So is there anything wrong – ethically – with writing a review of your Authonomy friend’s novel? Are you tainted by your relationship with this person?
I suppose it’s true that in the Brave New World of indie publishing, some aspiring authors enlist their friends to write unduly laudatory “reviews” of a piece of trash that doesn’t deserve to be read past page one. In fact, it happens all too often (which is, I think, what prompts the strong opinions that drive the forums above). It is also possible that one might have a low opinion of a friend’s novel, yet still feel compelled to give him a boost with an unduly favorable review (you might call that a “patsy review,” since the reviewer doesn’t have the courage to do the right thing).
It is also possible that some friends might read the novel, have an unfavorable opinion of it, and decide against reviewing it due to their affection for the author. In fact, I am guilty of that myself (you know who you are!). Is this dishonest, to withhold your negative opinion? To suggest it is, you have to first assert that you have an ethical obligation to review every book you read. Eh, that’s a stretch. I have no obligation to read past the first page, much less finish it.
What about this notion of objectivity? By definition, literature is subjective, coming as it does from the personal perspective of the author, and going as it does into the eye of the reader. A reader’s reaction to a novel cannot help but be subjective, so pure objectivity is a fiction. But am I going to read a novel differently because I know it was written by someone I know (virtually, anyway)? I don’t believe so, but if there is any truth to it, I am probably going to be more critical in my reading, so that I can give the author something of real value – my unvarnished opinion, privately.
Since I didn’t ask any of these folks to read my novel, much less review it, I certainly don’t think any of them have any reason to be deceptive about their opinions of it. And I have an objective basis to conclude that they weren’t: their opinions are almost unanimously shared by complete strangers (alas, the sole exception being the nice gentleman who abhors vulgarity).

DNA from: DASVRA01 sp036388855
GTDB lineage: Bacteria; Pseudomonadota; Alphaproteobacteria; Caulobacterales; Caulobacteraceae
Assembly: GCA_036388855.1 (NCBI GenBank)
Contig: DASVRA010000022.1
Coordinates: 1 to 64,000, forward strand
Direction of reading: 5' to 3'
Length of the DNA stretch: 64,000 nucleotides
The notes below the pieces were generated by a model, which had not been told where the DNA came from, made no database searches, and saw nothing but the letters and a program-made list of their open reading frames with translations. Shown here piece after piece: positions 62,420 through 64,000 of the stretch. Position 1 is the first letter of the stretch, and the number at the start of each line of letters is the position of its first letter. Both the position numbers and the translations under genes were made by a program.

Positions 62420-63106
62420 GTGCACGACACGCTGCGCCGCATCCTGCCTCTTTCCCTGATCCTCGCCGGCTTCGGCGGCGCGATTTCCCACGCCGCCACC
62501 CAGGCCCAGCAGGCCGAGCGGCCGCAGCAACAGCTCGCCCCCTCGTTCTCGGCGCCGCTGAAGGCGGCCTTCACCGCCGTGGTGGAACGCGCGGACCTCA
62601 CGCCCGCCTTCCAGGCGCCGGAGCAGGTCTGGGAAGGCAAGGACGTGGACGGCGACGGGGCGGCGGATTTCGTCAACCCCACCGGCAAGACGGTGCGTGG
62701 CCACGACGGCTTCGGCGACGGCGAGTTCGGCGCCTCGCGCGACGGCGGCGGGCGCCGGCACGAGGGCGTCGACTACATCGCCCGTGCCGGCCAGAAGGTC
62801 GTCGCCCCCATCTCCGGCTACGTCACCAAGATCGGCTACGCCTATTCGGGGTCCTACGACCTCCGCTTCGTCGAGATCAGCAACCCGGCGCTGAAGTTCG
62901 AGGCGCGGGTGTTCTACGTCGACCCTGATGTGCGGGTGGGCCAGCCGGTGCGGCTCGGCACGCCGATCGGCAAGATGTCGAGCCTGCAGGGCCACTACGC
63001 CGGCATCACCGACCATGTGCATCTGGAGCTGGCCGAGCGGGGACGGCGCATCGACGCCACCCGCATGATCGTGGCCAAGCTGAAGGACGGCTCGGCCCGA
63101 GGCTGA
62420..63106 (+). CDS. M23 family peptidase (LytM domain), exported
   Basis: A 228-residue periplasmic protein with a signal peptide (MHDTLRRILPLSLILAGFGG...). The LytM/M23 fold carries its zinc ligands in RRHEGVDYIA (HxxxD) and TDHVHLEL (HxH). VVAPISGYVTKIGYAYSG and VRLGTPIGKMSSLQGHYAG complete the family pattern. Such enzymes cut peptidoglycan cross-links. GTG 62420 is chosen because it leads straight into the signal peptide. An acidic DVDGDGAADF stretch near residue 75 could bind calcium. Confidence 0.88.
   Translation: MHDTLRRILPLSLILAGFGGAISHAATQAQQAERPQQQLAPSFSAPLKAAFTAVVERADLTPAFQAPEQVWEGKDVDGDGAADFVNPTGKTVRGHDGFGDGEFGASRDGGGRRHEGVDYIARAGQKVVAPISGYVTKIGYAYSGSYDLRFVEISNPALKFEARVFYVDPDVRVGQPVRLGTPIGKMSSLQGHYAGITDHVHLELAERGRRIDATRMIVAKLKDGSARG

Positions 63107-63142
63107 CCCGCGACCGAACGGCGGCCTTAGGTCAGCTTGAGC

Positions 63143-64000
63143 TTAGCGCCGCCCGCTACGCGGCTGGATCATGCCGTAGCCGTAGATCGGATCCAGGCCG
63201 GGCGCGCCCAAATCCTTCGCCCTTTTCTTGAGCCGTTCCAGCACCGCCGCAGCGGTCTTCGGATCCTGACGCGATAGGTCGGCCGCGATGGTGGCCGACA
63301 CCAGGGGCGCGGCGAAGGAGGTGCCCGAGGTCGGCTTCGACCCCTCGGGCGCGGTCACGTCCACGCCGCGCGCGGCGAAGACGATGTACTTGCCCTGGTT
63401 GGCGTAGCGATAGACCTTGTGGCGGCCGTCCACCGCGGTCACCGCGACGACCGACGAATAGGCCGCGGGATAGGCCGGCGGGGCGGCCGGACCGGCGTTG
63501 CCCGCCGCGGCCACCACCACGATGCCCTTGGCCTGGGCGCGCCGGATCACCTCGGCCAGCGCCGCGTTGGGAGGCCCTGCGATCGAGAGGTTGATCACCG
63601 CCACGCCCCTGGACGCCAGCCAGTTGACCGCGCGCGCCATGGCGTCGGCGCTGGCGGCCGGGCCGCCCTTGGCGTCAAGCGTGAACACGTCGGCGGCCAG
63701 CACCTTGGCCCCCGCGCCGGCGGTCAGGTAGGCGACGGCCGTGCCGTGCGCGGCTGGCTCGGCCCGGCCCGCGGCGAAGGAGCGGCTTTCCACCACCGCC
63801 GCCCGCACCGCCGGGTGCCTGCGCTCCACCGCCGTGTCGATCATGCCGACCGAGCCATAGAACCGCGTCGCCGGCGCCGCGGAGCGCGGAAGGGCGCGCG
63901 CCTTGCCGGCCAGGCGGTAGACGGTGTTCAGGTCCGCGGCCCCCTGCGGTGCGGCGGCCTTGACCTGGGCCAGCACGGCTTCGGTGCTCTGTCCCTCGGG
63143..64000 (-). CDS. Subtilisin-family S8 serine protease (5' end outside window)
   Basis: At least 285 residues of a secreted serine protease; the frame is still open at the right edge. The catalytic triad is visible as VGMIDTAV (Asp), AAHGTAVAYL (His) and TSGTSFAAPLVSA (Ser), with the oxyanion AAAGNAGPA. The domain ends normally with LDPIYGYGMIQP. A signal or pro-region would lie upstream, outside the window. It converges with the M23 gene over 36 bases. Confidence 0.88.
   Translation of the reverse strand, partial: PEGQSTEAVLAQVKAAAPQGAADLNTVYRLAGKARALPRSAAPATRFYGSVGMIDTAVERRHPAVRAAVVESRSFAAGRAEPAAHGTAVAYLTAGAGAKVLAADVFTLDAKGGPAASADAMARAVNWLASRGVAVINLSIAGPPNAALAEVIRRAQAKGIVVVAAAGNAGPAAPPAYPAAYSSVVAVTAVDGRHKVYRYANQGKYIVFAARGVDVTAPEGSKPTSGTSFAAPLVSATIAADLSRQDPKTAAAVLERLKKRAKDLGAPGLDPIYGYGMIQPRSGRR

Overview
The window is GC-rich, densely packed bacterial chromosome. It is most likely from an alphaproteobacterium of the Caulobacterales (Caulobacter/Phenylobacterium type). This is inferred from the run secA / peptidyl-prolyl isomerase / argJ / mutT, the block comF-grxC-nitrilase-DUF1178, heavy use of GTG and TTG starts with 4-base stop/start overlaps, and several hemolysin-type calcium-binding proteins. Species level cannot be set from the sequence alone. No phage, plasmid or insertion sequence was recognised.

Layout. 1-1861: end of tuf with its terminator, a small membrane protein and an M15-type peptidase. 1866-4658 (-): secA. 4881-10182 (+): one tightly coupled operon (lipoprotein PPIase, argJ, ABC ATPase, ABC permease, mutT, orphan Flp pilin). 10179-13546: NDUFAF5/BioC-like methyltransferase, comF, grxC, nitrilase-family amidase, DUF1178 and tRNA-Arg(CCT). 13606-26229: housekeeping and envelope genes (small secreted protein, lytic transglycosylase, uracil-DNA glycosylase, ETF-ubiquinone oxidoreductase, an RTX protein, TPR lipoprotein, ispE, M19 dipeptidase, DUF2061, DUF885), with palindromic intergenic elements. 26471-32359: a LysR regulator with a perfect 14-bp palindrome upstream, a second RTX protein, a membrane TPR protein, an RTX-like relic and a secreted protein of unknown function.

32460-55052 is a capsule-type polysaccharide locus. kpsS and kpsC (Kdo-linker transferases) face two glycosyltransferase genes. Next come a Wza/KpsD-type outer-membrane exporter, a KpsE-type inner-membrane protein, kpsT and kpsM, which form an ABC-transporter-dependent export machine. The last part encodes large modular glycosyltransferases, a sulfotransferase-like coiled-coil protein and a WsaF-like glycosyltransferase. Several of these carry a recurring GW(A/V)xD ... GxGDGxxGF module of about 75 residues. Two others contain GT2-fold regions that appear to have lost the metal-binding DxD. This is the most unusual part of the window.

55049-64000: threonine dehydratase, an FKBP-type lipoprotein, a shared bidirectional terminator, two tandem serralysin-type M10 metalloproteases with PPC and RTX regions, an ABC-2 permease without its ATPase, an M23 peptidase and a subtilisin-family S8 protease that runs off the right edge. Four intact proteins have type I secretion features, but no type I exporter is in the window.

What this all comes down to is the propensity for some folks to impose a set of rules for everyone that are based upon the lowest common denominator. Yes, there is impropriety in the way that some people seek and give reviews. There are plenty of indie writers who are immature, insecure, petulant, self-deceptive and overambitious. Their impropriety is obvious enough, and they inhibit the progress of all self-published authors.
But I do not subscribe to the philosophy that the “appearance of impropriety” exists in every instance in which one indie author reviews the work of another – or reads and reviews the work of one who has done him the courtesy first. We are all writers, and we are all readers. We do not give up our rights as readers to express our opinions (or not express them, as the case may be). We do not give up our right as friends to say nice things about people we know or the work that they produce.
I am drawn to the friends that I have because I sense in them (aside from talent) emotional maturity, intellectual honestly, a health sense of humor, and above all, humility. I trust in them to see the same in me. That is the basis upon which I conduct my relationships, and I’m not going to worry about what someone who doesn’t know me thinks.
Customer reviews on Amazon do not have the imprimatur of authority some folks might wish. They are nothing more than the opinions of readers who think enough about the reading experience to leave some feedback for other readers. To the extent that they are written with the intent of misleading customers, that is fraudulent. That’s not what the people I call “friends” do. It’s not what I do.
Filed under: Book Marketing, Internet | 28 Comments
Tags: agent query, amazon, authonomy, book reviews, Empty Chairs, Ferris' Bluff, Olives, review rings, Robb Grindstaff, shill reviews, Sickle's COmpass, Slow Boat, Tulagi Hotel, Virtual Strangers